Anger can be a reaction to feeling misunderstood. This feeling might have started when they shared an idea in your class. It might also have been something that was triggered in the hallway, the last class, or even at home. Some people with tempers have a strong attachment to being right. If they felt their idea was wrongly dismissed or misunderstood, it might feel like a great injustice to them. It could be extremely frustrating or make the person feel helpless. The reaction might be to lash out at others.

Anger can also be a reaction to feeling rejection in any form. Students might react to feeling vulnerable by throwing up walls. These walls can turn into a fortress in which the student simmers and rejects what is going on around her. Worse, the walls could take on a more offensive form, with the student actively insulting or pushing others away to take up more space and feel stronger.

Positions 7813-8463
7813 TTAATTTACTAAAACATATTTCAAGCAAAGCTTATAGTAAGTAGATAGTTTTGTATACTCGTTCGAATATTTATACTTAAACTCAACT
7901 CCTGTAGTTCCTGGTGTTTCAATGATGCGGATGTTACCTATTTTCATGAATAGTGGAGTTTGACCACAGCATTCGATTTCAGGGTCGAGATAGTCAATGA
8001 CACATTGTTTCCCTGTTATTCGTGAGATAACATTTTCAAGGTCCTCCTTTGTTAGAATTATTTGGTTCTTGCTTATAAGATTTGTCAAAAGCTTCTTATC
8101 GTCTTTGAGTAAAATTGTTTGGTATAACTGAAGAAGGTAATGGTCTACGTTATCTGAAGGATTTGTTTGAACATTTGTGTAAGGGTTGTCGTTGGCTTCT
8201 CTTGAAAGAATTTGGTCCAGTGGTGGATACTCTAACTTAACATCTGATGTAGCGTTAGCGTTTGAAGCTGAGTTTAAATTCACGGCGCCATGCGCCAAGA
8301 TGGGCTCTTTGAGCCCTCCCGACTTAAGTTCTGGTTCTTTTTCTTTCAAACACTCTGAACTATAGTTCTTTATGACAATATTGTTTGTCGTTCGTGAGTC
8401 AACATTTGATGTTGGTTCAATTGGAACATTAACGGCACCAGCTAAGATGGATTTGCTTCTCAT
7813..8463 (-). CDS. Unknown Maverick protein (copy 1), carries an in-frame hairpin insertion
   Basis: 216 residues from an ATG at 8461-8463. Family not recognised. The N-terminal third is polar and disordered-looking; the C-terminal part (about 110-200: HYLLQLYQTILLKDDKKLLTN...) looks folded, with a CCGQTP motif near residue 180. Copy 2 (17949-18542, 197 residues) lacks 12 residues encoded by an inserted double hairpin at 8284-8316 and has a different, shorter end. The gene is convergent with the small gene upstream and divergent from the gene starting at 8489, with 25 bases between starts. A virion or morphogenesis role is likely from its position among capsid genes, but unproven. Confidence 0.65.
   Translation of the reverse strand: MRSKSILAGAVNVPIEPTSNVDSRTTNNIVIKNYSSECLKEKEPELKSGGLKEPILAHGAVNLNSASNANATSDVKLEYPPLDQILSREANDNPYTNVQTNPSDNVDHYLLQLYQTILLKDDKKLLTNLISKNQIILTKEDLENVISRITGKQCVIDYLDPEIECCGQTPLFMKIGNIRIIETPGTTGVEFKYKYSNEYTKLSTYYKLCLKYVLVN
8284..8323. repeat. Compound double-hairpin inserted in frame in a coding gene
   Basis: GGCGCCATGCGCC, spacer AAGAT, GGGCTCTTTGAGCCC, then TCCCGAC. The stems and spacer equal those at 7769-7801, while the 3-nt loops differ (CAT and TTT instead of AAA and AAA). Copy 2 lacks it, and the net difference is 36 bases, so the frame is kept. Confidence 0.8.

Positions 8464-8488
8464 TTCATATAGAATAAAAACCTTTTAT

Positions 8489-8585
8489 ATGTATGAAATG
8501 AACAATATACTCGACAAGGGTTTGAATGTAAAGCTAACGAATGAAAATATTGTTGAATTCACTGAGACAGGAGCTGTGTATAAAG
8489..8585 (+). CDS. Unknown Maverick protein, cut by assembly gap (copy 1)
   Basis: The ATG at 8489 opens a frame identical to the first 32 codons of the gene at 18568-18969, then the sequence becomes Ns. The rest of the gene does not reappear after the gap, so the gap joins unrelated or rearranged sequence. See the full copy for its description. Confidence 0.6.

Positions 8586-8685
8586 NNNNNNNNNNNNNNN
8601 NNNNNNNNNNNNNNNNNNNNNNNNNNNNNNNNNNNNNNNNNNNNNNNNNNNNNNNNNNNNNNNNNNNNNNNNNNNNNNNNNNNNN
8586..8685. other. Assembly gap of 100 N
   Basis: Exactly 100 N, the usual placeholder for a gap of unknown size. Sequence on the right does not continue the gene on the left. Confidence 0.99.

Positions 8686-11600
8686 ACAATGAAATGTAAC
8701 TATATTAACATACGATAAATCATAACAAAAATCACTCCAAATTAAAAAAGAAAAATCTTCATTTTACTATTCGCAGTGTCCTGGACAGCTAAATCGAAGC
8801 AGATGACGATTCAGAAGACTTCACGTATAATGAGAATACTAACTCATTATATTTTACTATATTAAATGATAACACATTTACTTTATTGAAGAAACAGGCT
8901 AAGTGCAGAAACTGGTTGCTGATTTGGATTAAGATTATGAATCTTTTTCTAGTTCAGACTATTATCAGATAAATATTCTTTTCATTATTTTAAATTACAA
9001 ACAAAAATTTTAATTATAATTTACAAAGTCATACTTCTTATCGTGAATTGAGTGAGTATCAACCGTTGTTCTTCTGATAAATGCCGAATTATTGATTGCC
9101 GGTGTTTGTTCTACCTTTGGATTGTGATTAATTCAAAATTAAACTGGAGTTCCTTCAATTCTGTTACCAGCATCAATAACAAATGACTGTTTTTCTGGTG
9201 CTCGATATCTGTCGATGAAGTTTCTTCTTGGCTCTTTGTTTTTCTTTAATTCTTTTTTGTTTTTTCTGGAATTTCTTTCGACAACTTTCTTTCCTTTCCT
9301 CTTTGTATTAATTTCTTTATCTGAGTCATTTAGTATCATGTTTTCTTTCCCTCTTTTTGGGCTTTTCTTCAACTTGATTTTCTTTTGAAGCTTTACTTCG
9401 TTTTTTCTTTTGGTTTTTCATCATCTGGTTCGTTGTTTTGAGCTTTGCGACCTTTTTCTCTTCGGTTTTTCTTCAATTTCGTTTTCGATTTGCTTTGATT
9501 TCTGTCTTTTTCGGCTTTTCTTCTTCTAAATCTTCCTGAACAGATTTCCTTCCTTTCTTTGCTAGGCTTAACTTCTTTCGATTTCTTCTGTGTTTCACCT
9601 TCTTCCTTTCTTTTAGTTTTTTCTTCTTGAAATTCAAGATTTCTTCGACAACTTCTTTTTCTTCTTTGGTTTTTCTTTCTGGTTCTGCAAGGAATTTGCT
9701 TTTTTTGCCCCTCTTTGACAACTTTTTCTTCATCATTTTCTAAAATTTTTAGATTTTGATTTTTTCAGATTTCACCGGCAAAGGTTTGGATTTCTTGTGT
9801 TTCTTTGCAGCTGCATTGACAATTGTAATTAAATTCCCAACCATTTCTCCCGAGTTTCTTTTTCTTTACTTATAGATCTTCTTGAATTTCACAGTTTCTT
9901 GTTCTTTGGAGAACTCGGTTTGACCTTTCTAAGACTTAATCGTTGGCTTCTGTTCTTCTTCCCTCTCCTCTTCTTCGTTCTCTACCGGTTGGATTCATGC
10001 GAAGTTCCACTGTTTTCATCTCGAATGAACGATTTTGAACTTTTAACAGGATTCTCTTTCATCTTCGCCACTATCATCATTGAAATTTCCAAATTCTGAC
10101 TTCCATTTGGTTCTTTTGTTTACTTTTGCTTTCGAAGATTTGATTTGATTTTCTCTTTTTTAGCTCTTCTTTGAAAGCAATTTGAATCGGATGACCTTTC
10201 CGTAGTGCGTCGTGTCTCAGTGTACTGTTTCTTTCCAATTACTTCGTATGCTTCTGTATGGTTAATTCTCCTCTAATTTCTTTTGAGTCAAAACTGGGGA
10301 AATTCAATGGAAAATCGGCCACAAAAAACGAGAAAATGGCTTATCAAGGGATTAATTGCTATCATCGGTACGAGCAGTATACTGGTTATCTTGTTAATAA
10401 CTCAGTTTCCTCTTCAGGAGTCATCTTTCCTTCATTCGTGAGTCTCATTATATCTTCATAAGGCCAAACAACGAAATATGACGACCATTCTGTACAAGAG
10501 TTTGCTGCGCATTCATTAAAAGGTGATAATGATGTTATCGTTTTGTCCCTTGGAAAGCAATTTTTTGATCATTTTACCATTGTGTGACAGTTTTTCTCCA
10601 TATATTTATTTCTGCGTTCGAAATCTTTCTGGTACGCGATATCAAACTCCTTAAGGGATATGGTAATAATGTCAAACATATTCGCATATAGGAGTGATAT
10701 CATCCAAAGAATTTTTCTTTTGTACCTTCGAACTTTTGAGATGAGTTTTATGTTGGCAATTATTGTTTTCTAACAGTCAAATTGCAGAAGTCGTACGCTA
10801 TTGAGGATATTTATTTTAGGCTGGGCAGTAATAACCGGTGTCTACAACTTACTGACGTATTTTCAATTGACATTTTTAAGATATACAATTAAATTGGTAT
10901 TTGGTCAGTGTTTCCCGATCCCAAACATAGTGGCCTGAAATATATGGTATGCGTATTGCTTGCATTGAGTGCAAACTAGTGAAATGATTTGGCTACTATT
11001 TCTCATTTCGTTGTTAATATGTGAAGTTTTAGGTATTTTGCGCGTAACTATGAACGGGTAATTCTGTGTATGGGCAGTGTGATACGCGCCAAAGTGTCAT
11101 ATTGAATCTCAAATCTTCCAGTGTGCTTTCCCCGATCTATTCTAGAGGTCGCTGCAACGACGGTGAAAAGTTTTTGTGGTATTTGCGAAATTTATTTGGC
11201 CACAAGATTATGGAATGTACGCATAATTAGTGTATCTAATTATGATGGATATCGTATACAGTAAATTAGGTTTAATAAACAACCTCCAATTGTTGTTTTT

What do we need when in this state?

When in a state of rage, a person needs to feel heard. Since anger can stem from a sense of injustice, having those emotions rejected (either with words or by physically being removed) adds insult to injury. As much as we want to get away from that kind of emotion, the best thing to do is often to acknowledge it and the person feeling it.

How to acknowledge the emotion and the person

As always, there is not one cleancut solution. The best course of action will vary depending on the student, how hot the anger, the other students in the room, and what you are trying to accomplish that day. Here are ideas: